As the 2012 Presidential Election nears, energy and producing more of it have become hotly debated topics by both candidates, and each candidate has expressed desires to make America energy independent. Obama’s and Romney’s energy platforms revolve around increased extraction and use of domestic resources and stabilization of gas prices, and they hope to see a significant reduction if not complete halt on oil and gas imports in the future. With each candidate touting their abilities to achieve or at least move closer towards energy independence with effective energy policies, voters are deceived into thinking that energy independence is attainable and something America should strive for.
What is Energy Independence and why are we striving for it?
To achieve energy independence, America must be able to meet energy demands with resources recovered domestically; however, Americans are currently dependent on foreign sources for oil largely from the Middle East. Energy policies attempt to increase the United State’s energy security by moving the US towards energy independence by increasing drilling for oil and gas and providing economic incentives for the development of renewable energy technology.
The United States is aiming for energy independence because we are pressed into a vulnerable position in which we rely on the Middle East and to a lesser extent Venezuela to supply oil for our growing energy demands, and the US is forced to prioritize interests regarding these countries in trade relations and foreign policy. Reliance on foreign supply leaves the United States susceptible to embargos and other barriers to access caused by political conflicts, and the United States must continue investing in the peace and stability of these nations, which takes funds and effort away from use for problems in our own country. Thus, the administration’s drive for energy independence results from the desire to minimize interest and interference in those foreign countries, but do we have enough oil and other resources reserved to become energy independent?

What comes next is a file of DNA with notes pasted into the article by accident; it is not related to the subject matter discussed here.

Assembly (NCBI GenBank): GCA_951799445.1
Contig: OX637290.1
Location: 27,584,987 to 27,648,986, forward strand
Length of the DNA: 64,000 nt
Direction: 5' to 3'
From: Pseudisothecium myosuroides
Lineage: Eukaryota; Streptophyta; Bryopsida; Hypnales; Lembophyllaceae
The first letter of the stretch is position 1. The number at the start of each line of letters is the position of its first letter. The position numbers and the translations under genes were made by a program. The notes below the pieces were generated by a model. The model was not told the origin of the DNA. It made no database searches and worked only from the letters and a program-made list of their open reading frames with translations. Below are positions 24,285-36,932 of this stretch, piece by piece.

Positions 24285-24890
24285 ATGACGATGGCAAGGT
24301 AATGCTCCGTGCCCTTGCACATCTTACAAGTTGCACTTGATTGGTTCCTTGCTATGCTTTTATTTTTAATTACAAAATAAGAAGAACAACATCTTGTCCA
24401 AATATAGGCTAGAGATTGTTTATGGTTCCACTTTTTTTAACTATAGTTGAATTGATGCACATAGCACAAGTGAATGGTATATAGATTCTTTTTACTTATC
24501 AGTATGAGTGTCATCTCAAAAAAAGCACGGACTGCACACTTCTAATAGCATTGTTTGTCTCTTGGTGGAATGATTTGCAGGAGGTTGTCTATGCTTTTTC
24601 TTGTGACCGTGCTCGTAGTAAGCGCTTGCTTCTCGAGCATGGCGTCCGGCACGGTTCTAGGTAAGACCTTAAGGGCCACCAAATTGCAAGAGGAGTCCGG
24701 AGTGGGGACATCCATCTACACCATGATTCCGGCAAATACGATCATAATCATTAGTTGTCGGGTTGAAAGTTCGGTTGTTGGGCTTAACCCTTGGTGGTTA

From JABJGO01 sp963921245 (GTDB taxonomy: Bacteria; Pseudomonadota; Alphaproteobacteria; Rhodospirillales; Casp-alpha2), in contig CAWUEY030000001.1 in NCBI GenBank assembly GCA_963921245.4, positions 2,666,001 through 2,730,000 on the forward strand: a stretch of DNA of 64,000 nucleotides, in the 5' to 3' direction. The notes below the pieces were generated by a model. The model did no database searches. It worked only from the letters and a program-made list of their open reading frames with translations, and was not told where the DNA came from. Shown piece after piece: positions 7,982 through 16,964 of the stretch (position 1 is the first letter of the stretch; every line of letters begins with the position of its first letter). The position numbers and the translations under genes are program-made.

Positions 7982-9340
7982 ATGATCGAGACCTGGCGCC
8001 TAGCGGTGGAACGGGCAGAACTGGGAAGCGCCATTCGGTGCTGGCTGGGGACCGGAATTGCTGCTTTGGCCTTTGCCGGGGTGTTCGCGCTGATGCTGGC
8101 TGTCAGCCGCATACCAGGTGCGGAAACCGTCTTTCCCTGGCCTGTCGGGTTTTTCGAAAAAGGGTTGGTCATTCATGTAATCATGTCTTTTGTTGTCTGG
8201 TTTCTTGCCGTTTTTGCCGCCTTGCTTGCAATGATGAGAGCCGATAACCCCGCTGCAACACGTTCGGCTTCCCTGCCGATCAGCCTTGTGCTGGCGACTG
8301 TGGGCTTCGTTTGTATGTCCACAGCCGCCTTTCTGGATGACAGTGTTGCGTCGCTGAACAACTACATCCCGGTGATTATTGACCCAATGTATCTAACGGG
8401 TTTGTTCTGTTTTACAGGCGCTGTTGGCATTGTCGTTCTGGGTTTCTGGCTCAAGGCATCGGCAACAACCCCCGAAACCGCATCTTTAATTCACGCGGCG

Current United States Energy Production and Use
Currently, 80% of the energy the United States produces comes from domestic sources with large portions of energy coming from coal and nuclear power to provide electricity, and about 10% of energy comes from renewables. Over 90% of the transportation sector relies on liquid fuels, mostly petroleum, and much of this fuel comes from the Middle East. The US consumes 22% of the world’s available oil and produces only 9% of the world’s output.
The US has some of the greatest coal and natural gas supplies in the world and has numerous nuclear power plants, and achieving energy independence seems like an achievable objective. So achievable that both candidates use the potential to be energy independent to attract voters who believe that by doing so the US will avoid conflict with other countries and reduce gas prices. However, those sources are used primarily to generate electricity, and increasing drilling in the United States will not supply enough oil to power the transportation sector long term.
Is energy independence necessary or even possible?
While there are benefits to developing domestic energy infrastructure and resources—supporting our national economy and creating jobs—it is unlikely and absolutely not necessary to become energy independent within the next president’s term or in the near future. Candidates state that becoming energy independent will lower gas prices; however, global markets set the price of oil, and oil operations in the United States have done and will do little to cause gas prices to decrease. Essentially the government is helpless to lower gas prices. Currently, while foreign supplies are available and affordable it does not make sense economically to become energy independent, and attempts to go energy independent could even result in higher prices to pay for infrastructure development and operation costs.
While it is easy to get caught up in what each candidate promises to do for the country during the presidential debates, campaign speeches, and platforms, what Obama and Romney say must not be taken at face value. Voters have to realize that the programs and reforms they suggest may not be the best solution to current problems. Improving energy security and increasing supplies of energy resources domestically are objectives the United States should aim to achieve because of threats to energy security in the Middle East, declining supply, and ever-increasing demands for energy; however, energy independence is not possible for the United States and should not be a promise made by our country’s leaders.